If you are planning your Puerto de la Cruz holidays, the following information may help by giving you an overview on the resort and the surrounding area.
Nowhere matches a Puerto de la Cruz holiday for charm and style. British visitors have long-standing associations with the resort, and like it for its distinctive Canarian buildings, green landscapes, fishermen’s quarter and romantic seafront. You may hear this resort referred to as simply Puerto. Remember that the north coast of Tenerife receives more cloud and rain than the south, but rainfall totals are low and most falls in the winter months from November to February and most sun being expected from April to September. Tenerife’s biggest northerly resort is the oldest on the island, a former fishing village unexpectedly promoted to the rank of principal cargo port after a volcanic eruption destroyed the town of Garachico in 1706.
Puerto de la Cruz is especially popular with older visitors, but it certainly isn’t staid. In the evenings, the old town hums with life and everyone enjoys a walk through San Telmo and the charming pedestrianised plazas near the fishing harbour. Lit at night, the promenade meanders beneath palm trees, beside black rocks and beaches where the waves can be heard coming ashore. You will come across Plaza de Europa which is a fake castle with genuine cannons built in 1992 on top of a central car park. However, head for just behind the plaza and you will be rewarded with 18th and 19th century mansions with fine examples of balconies and doorways. The heart of Puerto de la Cruz is slightly inland from the harbour; the Plaza del Charco de los Camarones, named after a pool full of shrimps that used to be there and locals used to dredge for them. Now raised and dry, you will find café tables, bands, laurels, palm trees and the hum of life in Puerto de la Cruz.
If you head for the harbour you wont find a lot of activity and it will be difficult to imagine it as a major stopping point for transatlantic trade. However, you will find Casa de la Aduana here which is the former customs house and the residence of the royal tax collector. It is open from 10:00 to 20:00 Monday to Saturday and entrance is free. You will find the tourist office here and a craft shop. Very close to here is La Ranilla in the fishermens quarter. The most popular square here is Plaza Perez Galdos [named after the Spanish playwright and novelist who was born in Gran Canaria in 1843. Take in a drink and some tapas at one of the bars or small restaurants before going to the small Archaeological Museum of Guanche ceramics [open Tuesday to Saturday 10:00-13:00 and 17:00-21:00; Sunday 10:00-13:00 – admission is free].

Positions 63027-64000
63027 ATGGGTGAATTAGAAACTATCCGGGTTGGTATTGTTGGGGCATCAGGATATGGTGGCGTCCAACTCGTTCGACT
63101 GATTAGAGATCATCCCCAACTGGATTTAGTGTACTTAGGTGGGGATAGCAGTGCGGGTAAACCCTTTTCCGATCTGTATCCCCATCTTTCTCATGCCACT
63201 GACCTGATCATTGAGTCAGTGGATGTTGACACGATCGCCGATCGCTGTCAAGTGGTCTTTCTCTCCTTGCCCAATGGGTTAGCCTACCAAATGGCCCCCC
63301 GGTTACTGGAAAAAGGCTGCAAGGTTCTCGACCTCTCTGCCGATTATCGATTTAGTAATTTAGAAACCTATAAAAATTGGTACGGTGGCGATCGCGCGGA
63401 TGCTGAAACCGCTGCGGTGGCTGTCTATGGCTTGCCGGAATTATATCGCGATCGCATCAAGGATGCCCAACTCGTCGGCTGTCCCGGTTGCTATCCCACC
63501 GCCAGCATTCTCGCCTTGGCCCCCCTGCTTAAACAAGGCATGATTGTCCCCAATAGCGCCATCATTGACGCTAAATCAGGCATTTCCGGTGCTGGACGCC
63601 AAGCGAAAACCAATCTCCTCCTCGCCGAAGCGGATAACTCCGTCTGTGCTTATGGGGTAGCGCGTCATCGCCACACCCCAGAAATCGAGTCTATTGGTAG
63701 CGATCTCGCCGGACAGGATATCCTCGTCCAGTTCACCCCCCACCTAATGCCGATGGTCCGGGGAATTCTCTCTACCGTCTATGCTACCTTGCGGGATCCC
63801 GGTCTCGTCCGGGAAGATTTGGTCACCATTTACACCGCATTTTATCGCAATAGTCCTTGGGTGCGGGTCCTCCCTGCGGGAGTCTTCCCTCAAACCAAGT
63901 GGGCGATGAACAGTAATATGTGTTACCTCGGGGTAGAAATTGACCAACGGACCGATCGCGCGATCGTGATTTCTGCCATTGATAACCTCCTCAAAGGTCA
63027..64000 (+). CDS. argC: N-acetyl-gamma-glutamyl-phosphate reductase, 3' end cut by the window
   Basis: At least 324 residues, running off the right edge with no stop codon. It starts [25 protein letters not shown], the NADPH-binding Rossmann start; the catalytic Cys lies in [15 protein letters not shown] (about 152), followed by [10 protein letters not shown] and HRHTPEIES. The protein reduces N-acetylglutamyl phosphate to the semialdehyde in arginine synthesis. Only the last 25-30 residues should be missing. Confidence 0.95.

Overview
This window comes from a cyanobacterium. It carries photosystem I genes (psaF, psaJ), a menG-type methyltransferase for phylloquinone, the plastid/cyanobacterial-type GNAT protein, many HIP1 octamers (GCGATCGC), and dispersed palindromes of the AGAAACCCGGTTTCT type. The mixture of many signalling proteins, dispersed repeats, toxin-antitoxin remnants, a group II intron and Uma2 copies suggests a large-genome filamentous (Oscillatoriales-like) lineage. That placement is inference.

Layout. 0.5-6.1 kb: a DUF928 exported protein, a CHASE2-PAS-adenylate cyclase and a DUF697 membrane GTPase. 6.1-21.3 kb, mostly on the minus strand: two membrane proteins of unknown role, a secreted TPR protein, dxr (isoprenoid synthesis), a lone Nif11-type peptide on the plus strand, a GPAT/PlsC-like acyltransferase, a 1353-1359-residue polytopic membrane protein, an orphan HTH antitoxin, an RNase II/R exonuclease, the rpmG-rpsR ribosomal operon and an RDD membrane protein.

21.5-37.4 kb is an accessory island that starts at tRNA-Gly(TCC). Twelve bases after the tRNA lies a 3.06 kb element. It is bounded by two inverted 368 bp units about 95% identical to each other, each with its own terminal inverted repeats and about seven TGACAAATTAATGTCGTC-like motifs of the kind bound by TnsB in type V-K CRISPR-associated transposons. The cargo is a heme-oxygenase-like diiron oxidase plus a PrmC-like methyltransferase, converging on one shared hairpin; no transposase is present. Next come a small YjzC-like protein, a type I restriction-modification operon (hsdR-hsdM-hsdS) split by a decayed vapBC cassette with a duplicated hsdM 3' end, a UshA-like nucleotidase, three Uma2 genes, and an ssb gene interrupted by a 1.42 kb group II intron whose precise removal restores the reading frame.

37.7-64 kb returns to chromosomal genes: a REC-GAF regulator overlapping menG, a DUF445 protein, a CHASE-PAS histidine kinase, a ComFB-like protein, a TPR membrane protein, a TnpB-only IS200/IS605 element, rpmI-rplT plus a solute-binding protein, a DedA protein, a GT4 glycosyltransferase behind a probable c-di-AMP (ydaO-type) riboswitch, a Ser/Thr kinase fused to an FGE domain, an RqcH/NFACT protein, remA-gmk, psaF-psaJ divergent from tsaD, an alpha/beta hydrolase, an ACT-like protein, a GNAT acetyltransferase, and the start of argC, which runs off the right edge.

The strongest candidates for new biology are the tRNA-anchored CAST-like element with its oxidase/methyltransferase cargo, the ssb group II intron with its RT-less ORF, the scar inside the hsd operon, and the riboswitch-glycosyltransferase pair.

In the Plaza de la Iglesia in Puerto de la Cruz, is a bust of Augustin de Bethancourt who was born in the town in 1798. After qualifying as an engineer he spent much of his life in Russia where he became a general in the army, in charge of building bridges, canals and roads. Another famous son of Puerto de la Cruz was Tomas de Iriarte, who was born in 1750. He moved to Madrid in his teens and quickly became famous as a writer. His birthplace is now a small museum. Both Bethancourt and Iriarte have streets in Puerto de la Cruz named after them.
If you enjoy lively street markets, filled with bargains, then Puerto de la Cruz has two on a Monday and Saturday from 08:00-16:00. For a factory showroom selling leather gloves, belts, handbags, shoes, briefcases, wallets and boots, then look for Modas Diolae in Carretera Vieja.
The rocky coastline means some of the natural beaches can be quite dangerous. Try Puerto de la Cruz’s main beach – Playa Jardin – at Punta Brava, near the Castillo San Felipe. This is a 1km beach of dark volcanic sand with palms and extensive cactus gardens and is the work of architect Cesar Manrique. The beach starts at the end of the commercial harbour and extends right up to Loro Parque. You will find showers and changing rooms here. The centrepiece of the seafront is the landscaped Lago de Martianez [also known as the Lido], an artificial complex of pools, islands and sun terraces built from lava rocks.
If you want to party, you will find plenty going on in basement discos and upstairs bars. Elegant restaurants in beautiful balconied houses, a lavish nightclub and the island’s smartest casino cater for the small hours. Head for El Arado in Calle Puerto Viejo and you will be about to sit outside at this restaurant-bar and listen to live Canarian and South American music from 20:30-midnight. Come across Plaza del Charco and you will be in the nightlife centre of Puerto de la Cruz. The square will enable you to sit in cafes, listen to music, buy from street vendors, eat in restaurants or just stroll around after dinner.
By its very nature much of the information in our travel guides is subject to change at short notice and travellers are urged to verify information on which they are relying with the relevant authorities. Corona Holidays [UK] Limited cannot accept any responsibility for any loss or inconvenience to any person as a result of information contained above.
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